European Soccer Championship ended recently. Leaving aside the flashy shows and the mediocre organisation, I was really puzzled by the difference in several teams’ behaviors. And this is not about their (sometimes boring) technical performance. This is, actually, related more to the (so-called) soft, human side of their achievements.
Let me tell a short story. More than 15 years ago during another European Championship, one of the qualified team was excluded (the name is not important) due to some political issues. . Officials replaced them with a runner up team from the qualifying stages. These guys were already on vacation, enjoying (literally) a really hot summer at the beach. They managed to get together in an unbelievably short period of time. But, their main goal for the Championship was basically to not make a fool of themselves. They had almost no training, they barely assembled a team of twenty young and not so famous players and, at the same time, they were tired after a very long season.
The first match was a disaster. They were butchered by the opposing team and showed a lot of weaknesses. Everybody was laughing and gave them no chances of winning even one game. But, they actually did it: they won the next one. And the next one. And the next one. And so the pattern continued.. They made it into the finals and...won the Championship! I repeat - with almost no training or practice games, with the smallest team of all teams in the competition and, most surprisingly, with young and obscure players. They managed to go against many odds and beat teams with a lot of notorious and famous members.
Many experts dissected and tried to explain this unforeseen success. Motivation, team spirit, strong desire - these were a few of the critical factors that were pushed as the foundation of the outsiders’ winning strategy. However, for me, something was missed or, at least, less explored. It’s related again to motivation and I saw it againat the recently-ended Championship.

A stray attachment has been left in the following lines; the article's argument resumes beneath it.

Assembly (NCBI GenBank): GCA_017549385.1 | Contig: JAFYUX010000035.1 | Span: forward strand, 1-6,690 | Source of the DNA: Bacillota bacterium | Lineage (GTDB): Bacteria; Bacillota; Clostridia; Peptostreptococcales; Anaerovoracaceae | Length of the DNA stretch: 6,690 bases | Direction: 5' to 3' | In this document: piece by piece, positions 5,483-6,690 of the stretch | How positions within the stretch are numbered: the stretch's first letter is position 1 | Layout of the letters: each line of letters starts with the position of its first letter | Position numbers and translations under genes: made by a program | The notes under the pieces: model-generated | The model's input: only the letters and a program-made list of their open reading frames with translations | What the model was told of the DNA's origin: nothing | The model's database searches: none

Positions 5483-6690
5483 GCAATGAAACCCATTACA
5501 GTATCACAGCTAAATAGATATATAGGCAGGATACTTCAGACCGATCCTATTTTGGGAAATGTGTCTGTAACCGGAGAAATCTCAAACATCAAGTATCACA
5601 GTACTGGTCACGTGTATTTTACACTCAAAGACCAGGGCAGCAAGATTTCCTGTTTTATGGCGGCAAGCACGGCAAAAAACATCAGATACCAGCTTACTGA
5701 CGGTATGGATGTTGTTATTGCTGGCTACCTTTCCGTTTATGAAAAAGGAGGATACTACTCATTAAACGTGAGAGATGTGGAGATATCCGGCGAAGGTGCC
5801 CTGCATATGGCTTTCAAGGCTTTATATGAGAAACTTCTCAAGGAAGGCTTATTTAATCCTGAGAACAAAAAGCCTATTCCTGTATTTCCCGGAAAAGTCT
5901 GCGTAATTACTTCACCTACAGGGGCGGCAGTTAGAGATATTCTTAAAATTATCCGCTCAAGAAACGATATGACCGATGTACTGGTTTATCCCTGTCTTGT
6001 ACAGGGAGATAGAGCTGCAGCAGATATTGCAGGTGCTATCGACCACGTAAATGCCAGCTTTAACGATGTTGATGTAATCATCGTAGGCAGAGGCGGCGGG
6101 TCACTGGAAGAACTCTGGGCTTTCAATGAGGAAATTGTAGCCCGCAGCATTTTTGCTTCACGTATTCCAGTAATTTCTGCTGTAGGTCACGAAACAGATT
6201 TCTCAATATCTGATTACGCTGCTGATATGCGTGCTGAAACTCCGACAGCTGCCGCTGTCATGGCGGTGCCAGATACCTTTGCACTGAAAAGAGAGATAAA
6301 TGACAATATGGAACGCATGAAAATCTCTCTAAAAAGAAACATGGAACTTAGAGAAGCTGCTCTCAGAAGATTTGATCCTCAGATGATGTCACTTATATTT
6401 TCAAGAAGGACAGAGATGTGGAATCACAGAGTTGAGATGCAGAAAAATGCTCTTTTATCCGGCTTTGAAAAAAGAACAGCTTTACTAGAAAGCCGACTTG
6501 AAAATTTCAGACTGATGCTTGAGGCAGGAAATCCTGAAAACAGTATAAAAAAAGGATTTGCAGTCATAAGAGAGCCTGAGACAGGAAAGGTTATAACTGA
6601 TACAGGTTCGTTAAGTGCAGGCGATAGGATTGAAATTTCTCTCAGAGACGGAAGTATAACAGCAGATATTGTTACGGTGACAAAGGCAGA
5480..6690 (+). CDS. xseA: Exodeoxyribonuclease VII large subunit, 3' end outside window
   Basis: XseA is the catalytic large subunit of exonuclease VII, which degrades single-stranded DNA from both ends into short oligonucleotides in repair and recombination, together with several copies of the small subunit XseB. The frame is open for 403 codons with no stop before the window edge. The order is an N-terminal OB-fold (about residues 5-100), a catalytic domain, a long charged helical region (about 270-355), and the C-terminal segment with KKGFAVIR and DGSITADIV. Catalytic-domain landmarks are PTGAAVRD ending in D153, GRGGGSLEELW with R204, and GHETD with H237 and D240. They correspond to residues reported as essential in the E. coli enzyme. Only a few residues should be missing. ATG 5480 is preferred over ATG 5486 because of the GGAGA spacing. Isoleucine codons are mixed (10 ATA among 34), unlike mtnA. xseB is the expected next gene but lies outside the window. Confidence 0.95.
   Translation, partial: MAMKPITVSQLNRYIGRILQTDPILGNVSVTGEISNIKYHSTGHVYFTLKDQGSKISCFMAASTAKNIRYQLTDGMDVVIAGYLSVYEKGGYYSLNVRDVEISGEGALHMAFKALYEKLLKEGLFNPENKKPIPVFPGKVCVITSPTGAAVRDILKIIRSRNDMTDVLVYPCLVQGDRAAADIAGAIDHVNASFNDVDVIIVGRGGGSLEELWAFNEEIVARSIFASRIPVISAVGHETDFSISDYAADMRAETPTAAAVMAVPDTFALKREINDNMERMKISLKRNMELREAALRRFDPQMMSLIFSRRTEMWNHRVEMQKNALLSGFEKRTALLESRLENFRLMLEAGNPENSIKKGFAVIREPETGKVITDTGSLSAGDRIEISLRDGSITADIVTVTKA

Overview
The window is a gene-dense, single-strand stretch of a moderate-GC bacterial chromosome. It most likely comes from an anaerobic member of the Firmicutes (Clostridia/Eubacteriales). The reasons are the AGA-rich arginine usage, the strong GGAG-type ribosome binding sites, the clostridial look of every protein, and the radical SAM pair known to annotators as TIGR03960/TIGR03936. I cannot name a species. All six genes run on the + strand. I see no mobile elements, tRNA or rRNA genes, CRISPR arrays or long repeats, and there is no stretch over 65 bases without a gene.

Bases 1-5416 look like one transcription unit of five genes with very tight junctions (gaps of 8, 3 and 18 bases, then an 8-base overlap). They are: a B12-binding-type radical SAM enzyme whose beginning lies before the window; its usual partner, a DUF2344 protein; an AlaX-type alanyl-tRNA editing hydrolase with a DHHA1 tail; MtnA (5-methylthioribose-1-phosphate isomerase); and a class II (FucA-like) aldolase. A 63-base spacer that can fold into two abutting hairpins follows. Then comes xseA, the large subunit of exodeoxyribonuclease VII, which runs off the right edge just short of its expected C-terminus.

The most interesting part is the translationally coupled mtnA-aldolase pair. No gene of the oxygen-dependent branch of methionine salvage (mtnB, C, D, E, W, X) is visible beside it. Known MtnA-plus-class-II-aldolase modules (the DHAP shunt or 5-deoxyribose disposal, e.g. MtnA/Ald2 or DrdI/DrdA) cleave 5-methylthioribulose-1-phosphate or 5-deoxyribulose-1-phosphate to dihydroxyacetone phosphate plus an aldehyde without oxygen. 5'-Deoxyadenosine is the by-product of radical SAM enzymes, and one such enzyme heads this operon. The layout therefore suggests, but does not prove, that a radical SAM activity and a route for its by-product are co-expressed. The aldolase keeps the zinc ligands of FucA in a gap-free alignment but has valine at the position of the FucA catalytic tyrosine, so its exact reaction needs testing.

The specialists credit as favorites for winning the tournament the teams with the biggest number of famous, skilled players. As soon as a national team has a lot of well-known, valuable players who won many international competitions (with their club team), it is automatically considered powerful and ready to win. Still, nobody is wondering if the team members can still be motivated and engaged.
They have everything - money, fame, prizes. They even won (take Spain example) a European and a World Championship. Even more, they come after long seasons, they want vacation and a large part of them are almost at the end of their prestigious career.
What strategy should the coach use in order to make that interior “engine” run one more time? “Money and fame” means little to these players. Transferring to another team? 90% of them already play or played at the biggest soccer clubs around the world. So, is there anything that can move them?
I could find only one answer - servant leadership. Helping others to grow, inspiring people, becoming appreciated and caring leaders - these might be (probably) the only triggers that would work in this situation. For mature, great players, the possibility of being servant leaders would ignite a big internal “fire”. They already have the tangible. They need the inner, intangible push in order to feel motivated. Hailing their authority (and not the power) will bring the desired thirst for fighting and winning every match again.
It might not be the only solution. But, we definitely should try it. I am pretty confident that we will move from “I need to be here” to “I want to be here” attitude. And then, for sure, we will have a more interesting tournament. Do you agree?